Why Briefing Programs Are Embracing A Design Thinking Approach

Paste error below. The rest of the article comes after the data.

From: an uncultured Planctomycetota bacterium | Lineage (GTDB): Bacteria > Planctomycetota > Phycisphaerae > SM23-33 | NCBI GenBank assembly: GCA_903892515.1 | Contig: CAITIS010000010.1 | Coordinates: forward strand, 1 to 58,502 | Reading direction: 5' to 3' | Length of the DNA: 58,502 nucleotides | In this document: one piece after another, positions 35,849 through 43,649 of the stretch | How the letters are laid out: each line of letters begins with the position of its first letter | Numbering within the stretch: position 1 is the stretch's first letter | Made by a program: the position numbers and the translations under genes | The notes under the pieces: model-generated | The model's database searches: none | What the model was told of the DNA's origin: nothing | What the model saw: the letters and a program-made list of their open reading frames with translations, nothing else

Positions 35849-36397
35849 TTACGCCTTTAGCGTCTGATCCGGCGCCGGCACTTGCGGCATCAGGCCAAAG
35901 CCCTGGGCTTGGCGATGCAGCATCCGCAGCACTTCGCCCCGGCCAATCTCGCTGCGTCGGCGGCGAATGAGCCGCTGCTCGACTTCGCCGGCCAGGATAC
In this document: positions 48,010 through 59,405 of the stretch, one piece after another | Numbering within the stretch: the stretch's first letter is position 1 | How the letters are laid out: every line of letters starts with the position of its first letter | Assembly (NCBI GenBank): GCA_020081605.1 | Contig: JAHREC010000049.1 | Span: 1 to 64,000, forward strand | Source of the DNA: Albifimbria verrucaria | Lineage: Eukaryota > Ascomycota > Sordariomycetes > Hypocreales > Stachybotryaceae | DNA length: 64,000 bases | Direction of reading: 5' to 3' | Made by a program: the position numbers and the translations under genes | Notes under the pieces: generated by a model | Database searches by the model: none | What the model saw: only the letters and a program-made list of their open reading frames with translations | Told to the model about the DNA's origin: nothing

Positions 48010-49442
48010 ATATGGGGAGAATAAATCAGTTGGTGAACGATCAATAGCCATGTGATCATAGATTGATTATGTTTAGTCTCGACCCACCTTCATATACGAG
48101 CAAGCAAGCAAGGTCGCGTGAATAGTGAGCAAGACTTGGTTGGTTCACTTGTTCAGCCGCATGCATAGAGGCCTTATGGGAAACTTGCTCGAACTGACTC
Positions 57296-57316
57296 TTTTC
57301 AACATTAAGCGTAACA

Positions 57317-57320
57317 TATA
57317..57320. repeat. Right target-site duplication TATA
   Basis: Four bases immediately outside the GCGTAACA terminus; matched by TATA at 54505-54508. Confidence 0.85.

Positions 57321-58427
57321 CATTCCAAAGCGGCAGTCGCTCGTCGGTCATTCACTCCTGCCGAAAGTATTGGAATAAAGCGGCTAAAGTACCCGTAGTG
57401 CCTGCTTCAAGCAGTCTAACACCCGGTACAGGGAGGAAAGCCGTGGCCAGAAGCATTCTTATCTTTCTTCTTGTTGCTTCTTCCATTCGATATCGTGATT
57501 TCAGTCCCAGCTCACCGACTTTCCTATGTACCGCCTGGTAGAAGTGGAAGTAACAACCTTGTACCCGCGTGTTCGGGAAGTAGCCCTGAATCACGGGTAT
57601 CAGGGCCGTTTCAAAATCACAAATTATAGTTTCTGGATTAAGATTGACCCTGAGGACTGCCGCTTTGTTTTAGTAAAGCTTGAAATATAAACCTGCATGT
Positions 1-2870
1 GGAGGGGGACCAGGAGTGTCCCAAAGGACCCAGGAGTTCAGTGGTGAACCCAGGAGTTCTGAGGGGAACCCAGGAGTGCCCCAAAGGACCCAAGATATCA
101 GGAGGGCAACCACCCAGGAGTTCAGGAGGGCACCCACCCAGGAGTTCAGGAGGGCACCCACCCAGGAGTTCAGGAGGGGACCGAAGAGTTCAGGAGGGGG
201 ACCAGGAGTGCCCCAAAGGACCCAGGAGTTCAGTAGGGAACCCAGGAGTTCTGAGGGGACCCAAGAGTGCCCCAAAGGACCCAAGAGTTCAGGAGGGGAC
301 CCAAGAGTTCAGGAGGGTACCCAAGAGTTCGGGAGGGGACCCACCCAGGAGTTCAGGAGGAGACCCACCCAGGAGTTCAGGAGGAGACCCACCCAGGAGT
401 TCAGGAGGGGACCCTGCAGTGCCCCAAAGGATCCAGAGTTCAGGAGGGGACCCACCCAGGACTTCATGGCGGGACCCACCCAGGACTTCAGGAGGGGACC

While design-led companies have been employing design thinking methodology for years, companies across all industries are now seeing the benefits of thinking like designers. So much so that they are investing in bringing the process into their briefing programs and changing the perception of what can be achieved by up-leveling the strategic impact of their briefings.   Design Thinking Defined Design Thinking is a methodology used by designers to solve complex problems, and find desired solutions for their clients. A design mindset is not problem-focused but solution-focused and is action oriented towards creating a preferred future. That future could relate to a product, service or business strategy.   “Design thinking can be described as a discipline that uses the designer’s sensibility and methods to match people’s needs with what is technologically feasible and hat a viable business strategy can convert into customer value and market opportunity,” said Tim Brown, CEO of IDEO.   The Design Thinking Process Design thinking is a structured framework to strive for innovation in ways than foster organic growth and adds value for your clients. It is also an iterative process that offers the possibility of intermediate solutions becoming the starting points of alternative discussions that may redefine the initial situation or scope of a session.   Companies are learning how to utilize the tools and techniques for combining the right-brain imagination with the logical left-brain to achieve innovation success. This whole-brain creative thinking process involves observing, interviewing creating personas, empathy mapping, storyboards, associational thinking, creating low-tech prototypes and decision making analysis.   There are a myriad of consulting companies and universities offering steps for design thinking implementation. Linda Naiman, Founder of Creativity at Work, offers “Creativity is central to the design process. The design thinking cycle involves observation to discover unmet needs within the context and constraints of a particular situation, framing the opportunity and scope of innovation, generating creative ideas, testing and refining solutions”. Simplified, the process is: plant, grow and harvest.1     Design Graphic     Benefits for Briefing Programs Briefing programs across different industries such a networking, enterprise application software and banking are redefining the methodology for not only hosting their clients to their centers but how they prepare for the visits in a whole new way. Specially defined rooms allow design thinking trained facilitators to lead clients through customized and focused sessions. Scribes capture the flow of the discussions in a visual storyboard that serves to define the path forward. And new, more collaborative technologies are being implemented to enable this new approach to customer engagement.   Instead of the typical half day or full day briefing, these sessions often last multiple days so briefing teams are strategizing with their sales counterparts earlier and at a deeper level to clarify the clients’ needs. Briefing preparation involves a diverse talent pool to more fully understand each client’s market and the design case for discussion. Briefing managers are also partnering with these new design thinking specialists to re-imagine how briefing are facilitated.   The ultimate outcome from the design thinking session is a thoughtful approach to the next successful product, service or business strategy. When these outcomes are arrived at by working collaboratively with clients, it enables a more meaningful and long lasting business partnership.   Design thinking is a methodology for engaging with customers in a different way that is solution and future focused. The iterative nature of the process opens possibilities for companies to enable their clients to design products, services and business strategies far beyond what they may have originally envisioned. Briefing programs are embracing this new paradigm and their clients are leaving the experience feeling empowered and strengthened by this new kind of partnership. In the end, employing whole brain thinking brings us back to human-based interactions that are ultimately driving more positive business outcomes.   References Reference 1: Linda Naiman, Founder, Creativity at Work, http://www.creativityatwork.com/design-thinking-strategy-for-innovation/   Reference 2: Redesigning Theatre … rsneight designs, http://www.statista.com/statistics/456810/virtual-reality-interest-in-the-united-states/